It’s easy to get caught up writing content that either is focused on search engine optimization or the latest software or service you’re selling, but what about your customers?
They should be front and center when you write new content for your website, because not only are they the ones you’re trying to please the most, writing great content that keeps people on your page, naturally helps your SEO too (lower bounce rates, more time on page).
How do you write attention-worthy blogs, emails, and webpages that will have your visitors returning for more? It’s about putting yourself in their place and considering what types of content you like to see when the shoe is on the other foot and you’re the one browsing a business site.
Sharpen that pencil (or keyboard!) and read on for several helpful tips on how to write awesome content that will leave your customers wanting more.
Tips for Writing “Must Read” Content
Content marketing works and is one of the main fuels for your tech business site’s marketing engine. Several studies show that content marketing is better at generating leads than other methods, and costs less.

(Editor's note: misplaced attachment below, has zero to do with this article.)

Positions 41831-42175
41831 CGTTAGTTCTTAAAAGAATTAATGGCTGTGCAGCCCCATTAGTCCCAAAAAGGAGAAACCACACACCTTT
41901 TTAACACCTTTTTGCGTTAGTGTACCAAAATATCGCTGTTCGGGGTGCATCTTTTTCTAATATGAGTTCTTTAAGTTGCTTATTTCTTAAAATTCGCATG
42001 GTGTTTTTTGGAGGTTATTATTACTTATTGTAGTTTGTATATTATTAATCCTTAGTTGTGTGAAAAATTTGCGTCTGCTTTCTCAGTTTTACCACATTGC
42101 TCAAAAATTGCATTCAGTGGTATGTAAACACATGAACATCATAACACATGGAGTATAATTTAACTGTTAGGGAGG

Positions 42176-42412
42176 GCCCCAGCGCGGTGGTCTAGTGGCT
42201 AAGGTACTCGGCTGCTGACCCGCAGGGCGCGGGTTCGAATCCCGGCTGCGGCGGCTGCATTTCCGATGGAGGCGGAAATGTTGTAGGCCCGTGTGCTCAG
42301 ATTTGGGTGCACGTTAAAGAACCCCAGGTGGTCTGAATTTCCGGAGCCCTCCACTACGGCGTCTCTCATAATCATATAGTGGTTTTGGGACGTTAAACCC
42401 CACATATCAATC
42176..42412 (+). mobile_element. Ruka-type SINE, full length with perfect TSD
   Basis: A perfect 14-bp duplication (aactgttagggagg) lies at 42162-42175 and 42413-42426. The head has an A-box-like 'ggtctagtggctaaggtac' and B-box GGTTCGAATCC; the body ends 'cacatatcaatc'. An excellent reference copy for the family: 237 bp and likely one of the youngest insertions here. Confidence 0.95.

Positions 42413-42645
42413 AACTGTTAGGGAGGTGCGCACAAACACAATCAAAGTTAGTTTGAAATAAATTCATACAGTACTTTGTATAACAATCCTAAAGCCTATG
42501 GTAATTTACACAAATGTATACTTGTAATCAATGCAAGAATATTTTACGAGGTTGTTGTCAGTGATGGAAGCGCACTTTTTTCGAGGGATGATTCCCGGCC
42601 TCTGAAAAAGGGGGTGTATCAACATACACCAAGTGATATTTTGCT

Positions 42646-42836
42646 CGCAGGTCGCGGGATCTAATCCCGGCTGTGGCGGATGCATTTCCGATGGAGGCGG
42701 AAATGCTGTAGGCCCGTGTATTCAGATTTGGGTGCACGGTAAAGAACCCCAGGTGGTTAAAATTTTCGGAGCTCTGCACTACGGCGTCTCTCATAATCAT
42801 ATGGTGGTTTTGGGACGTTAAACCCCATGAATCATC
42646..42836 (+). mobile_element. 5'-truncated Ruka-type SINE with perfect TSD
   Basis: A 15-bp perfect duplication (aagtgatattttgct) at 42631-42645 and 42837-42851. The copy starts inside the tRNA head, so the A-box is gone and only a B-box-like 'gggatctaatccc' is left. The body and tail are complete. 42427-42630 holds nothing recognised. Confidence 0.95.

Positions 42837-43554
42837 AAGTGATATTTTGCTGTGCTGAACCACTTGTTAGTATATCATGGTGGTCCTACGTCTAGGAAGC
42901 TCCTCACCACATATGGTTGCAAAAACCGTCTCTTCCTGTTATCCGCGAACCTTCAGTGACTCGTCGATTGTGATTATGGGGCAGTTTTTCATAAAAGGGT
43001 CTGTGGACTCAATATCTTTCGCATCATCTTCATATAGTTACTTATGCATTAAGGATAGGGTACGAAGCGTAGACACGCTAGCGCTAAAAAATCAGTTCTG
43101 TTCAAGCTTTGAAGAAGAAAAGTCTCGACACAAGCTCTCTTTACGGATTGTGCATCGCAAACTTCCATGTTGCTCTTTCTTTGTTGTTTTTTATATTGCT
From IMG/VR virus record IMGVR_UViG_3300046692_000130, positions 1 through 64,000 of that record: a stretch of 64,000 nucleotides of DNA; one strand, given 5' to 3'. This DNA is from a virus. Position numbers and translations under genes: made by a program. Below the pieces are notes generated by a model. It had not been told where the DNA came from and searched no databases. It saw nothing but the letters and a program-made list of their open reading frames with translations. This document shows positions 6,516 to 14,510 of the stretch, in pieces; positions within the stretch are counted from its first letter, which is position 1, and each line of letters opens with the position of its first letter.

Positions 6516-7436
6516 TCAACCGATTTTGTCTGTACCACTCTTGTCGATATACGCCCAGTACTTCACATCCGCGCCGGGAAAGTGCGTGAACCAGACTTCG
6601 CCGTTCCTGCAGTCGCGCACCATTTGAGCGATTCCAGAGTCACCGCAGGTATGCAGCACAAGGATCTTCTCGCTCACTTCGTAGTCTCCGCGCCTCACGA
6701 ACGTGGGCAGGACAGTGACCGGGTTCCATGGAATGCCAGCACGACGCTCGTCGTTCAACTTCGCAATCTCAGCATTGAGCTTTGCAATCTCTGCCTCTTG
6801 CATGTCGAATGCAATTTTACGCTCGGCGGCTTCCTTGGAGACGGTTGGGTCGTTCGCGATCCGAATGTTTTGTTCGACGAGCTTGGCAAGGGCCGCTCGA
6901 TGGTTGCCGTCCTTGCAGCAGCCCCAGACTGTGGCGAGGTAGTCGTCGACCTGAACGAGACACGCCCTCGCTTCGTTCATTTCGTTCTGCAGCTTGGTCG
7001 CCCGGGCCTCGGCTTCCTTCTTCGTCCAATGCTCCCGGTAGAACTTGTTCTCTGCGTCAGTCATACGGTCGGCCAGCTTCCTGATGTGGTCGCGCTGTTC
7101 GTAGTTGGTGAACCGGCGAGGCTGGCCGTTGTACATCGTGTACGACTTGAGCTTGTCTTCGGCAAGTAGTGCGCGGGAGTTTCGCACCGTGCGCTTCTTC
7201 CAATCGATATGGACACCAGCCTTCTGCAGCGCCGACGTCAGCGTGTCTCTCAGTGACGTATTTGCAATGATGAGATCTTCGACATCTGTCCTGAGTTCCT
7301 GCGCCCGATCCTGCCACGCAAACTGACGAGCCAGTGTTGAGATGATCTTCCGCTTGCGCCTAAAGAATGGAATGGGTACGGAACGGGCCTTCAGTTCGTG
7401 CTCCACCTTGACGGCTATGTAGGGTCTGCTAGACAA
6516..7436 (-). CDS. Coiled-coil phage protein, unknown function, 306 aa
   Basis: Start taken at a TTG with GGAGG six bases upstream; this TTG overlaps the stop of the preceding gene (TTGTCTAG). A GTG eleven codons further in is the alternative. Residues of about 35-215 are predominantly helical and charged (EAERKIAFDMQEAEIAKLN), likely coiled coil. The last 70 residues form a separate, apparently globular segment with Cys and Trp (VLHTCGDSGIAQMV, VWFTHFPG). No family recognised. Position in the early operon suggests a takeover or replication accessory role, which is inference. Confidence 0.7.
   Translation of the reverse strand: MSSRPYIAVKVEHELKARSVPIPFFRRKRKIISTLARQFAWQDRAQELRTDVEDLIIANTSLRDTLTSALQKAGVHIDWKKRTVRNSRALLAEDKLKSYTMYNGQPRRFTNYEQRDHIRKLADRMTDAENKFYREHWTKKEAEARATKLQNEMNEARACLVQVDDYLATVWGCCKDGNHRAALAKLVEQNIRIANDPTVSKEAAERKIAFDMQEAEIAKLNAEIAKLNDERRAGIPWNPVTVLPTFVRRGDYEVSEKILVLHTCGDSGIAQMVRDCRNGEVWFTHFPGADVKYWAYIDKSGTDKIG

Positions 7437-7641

For example, content marketing costs 62% less than outbound marketing and generates more than 3x as many leads. Small businesses that have blogs get 126% more leads than those without one.
But to make your blog and other website content as powerful as possible, you want to make it engaging for your readers, otherwise they might just bounce from your page and not have a reason to pay much attention to your future content.
Did you know? 47% of buyers read 3-5 pieces of a company’s content before engaging with a salesperson.
Here’s how to write better content that your customers will enjoy and thank you for.
Answer Customer Questions
What kinds of questions do your customers ask you? Chances are that if one customer is asking about something, such as “What’s the best software to defend against phishing?” that others are wondering the same thing.
A blog addressing common customer questions can not only draw in new leads but can also be a piece of content that can become part of an FAQ for your site.
You can approach customer question & answer articles in a couple of ways:
- Write a blog about a single question; or
- Write a blog answering several common questions
For example, a blog answering several questions might be titled something like, “Top 10 Questions Small Businesses Ask about Network Security.”
Discuss Current Events
Another way to draw readers in is to be current and address things happening in the news cycle that have to do with technology. Think about what topics might be of interest to your key customer types and where they are in your buying cycle.